Everything has its day. When man gave all things a sex he thought, not that he was plaything, but that he had gained a profound insight: – it was only very late that he confessed to himself what an enormous error this was, and perhaps even now he has not confessed it completely. – In the same way man has ascribed to all that exists a connection with morality and laid an ethical significance on the world's back. One day this will have as much value, and no more, as the belief in the masculinity or femininity of the sun has today.
Words lie in our way! – Wherever primitive mankind set up a word, they believed they had made a discovery. How different the truth is! – they had touched on a problem, and by supposing they had solved it they had created a hindrance to its solution. – Now with every piece of knowledge one has to stumble over dead, petrified words, and one will sooner break a leg than a word.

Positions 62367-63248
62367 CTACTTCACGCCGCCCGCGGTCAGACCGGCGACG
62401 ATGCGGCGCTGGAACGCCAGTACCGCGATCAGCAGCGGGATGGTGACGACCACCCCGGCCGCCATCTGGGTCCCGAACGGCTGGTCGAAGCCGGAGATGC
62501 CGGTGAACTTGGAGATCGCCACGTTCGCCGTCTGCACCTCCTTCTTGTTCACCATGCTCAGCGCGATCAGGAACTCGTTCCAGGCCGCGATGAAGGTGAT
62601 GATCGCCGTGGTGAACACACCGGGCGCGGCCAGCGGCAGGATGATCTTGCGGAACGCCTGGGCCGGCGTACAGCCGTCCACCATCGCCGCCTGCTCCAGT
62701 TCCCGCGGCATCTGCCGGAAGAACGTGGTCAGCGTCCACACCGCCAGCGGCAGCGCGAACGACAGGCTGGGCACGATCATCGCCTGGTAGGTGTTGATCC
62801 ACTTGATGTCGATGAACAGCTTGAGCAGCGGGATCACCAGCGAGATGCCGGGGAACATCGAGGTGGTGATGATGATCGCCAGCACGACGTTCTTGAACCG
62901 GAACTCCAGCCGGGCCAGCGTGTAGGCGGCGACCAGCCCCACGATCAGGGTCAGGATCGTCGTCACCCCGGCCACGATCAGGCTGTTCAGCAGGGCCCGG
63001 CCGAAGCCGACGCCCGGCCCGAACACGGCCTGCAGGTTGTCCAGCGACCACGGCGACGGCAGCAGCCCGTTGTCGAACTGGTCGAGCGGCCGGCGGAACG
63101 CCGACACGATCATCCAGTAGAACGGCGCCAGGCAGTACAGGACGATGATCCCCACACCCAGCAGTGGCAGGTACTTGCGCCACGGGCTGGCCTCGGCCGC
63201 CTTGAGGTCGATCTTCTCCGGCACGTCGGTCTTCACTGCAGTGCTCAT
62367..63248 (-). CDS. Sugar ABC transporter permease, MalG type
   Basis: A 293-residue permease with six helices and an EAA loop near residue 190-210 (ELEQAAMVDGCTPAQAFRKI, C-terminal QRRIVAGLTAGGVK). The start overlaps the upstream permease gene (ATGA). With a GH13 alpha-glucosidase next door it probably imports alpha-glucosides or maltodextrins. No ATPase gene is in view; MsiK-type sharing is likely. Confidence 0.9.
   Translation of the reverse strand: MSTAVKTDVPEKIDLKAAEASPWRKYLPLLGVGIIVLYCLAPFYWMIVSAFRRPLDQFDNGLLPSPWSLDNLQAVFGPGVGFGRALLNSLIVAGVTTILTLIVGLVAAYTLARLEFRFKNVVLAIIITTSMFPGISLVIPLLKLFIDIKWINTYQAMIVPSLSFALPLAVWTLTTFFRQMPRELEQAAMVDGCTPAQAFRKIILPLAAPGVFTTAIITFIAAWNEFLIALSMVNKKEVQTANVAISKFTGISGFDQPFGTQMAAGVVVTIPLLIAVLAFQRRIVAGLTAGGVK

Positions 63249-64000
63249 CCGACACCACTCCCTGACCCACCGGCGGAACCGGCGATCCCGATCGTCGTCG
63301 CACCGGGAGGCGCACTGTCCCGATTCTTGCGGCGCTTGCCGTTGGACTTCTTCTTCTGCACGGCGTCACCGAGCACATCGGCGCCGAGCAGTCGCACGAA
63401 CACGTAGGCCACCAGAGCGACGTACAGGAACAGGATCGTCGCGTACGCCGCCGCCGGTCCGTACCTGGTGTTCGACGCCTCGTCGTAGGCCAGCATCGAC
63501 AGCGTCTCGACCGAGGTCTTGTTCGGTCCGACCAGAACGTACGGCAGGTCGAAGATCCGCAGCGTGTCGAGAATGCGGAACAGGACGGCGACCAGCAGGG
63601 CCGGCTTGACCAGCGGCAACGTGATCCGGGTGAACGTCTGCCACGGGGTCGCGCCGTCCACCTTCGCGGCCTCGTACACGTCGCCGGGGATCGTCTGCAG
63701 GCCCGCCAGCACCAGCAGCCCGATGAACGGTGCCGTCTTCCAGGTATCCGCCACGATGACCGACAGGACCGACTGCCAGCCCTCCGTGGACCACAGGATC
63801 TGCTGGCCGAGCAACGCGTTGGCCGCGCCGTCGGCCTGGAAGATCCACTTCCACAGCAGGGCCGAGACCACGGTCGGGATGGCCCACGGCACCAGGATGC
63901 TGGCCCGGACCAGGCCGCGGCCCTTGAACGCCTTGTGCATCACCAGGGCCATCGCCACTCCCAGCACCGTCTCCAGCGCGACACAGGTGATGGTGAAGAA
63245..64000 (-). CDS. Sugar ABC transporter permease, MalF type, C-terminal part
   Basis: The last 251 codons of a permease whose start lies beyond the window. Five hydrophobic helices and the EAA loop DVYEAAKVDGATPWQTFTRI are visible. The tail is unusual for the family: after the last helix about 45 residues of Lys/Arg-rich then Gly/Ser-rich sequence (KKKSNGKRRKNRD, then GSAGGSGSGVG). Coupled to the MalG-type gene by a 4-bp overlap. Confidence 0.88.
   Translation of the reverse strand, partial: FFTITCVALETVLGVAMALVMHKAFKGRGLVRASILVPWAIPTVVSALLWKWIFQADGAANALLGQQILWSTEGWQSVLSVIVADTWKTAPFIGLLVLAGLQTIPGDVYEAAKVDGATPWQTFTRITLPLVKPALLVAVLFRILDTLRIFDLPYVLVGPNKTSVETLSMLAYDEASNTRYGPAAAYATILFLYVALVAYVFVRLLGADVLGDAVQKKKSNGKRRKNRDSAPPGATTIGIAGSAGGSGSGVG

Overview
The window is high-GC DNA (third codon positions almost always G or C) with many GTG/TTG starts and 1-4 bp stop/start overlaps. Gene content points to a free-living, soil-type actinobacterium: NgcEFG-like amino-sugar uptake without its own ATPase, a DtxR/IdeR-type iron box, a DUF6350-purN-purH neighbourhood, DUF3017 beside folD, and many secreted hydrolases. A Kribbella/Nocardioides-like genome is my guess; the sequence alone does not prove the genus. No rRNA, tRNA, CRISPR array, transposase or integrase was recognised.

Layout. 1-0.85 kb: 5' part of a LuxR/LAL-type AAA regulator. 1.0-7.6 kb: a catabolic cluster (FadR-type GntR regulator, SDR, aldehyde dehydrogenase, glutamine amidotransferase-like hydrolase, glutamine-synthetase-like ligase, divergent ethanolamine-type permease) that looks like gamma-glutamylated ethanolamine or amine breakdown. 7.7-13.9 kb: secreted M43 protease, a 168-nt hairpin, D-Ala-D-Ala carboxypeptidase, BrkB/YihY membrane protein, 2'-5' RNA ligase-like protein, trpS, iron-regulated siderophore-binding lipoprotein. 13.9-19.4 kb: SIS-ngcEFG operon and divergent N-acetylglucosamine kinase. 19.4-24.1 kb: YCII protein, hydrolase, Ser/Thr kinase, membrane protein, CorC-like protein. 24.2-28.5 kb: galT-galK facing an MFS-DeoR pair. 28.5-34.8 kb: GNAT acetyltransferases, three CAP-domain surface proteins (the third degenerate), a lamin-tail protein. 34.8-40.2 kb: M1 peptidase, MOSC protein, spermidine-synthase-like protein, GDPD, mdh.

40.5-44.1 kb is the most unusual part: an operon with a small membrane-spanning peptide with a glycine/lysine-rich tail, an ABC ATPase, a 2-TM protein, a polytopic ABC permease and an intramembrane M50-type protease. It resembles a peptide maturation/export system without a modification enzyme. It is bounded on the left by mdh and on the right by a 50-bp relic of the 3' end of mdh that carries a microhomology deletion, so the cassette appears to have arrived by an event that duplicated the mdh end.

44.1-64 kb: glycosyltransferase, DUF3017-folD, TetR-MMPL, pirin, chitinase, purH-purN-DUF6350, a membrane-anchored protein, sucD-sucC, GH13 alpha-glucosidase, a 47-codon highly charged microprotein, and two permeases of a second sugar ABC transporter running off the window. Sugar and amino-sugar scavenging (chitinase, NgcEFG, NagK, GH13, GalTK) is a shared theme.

I'm in the process of reviewing his Our Magnificent Bastard Tongue: The Untold Story of English, and while he makes some good points and provides some valuable information, it's way too wordy and repetitive and his attempt to be down with the young folk by using their hip jive slang is embarrassing.
I suspect that learning a language in order to read literature in its original is a bit of a futile effort
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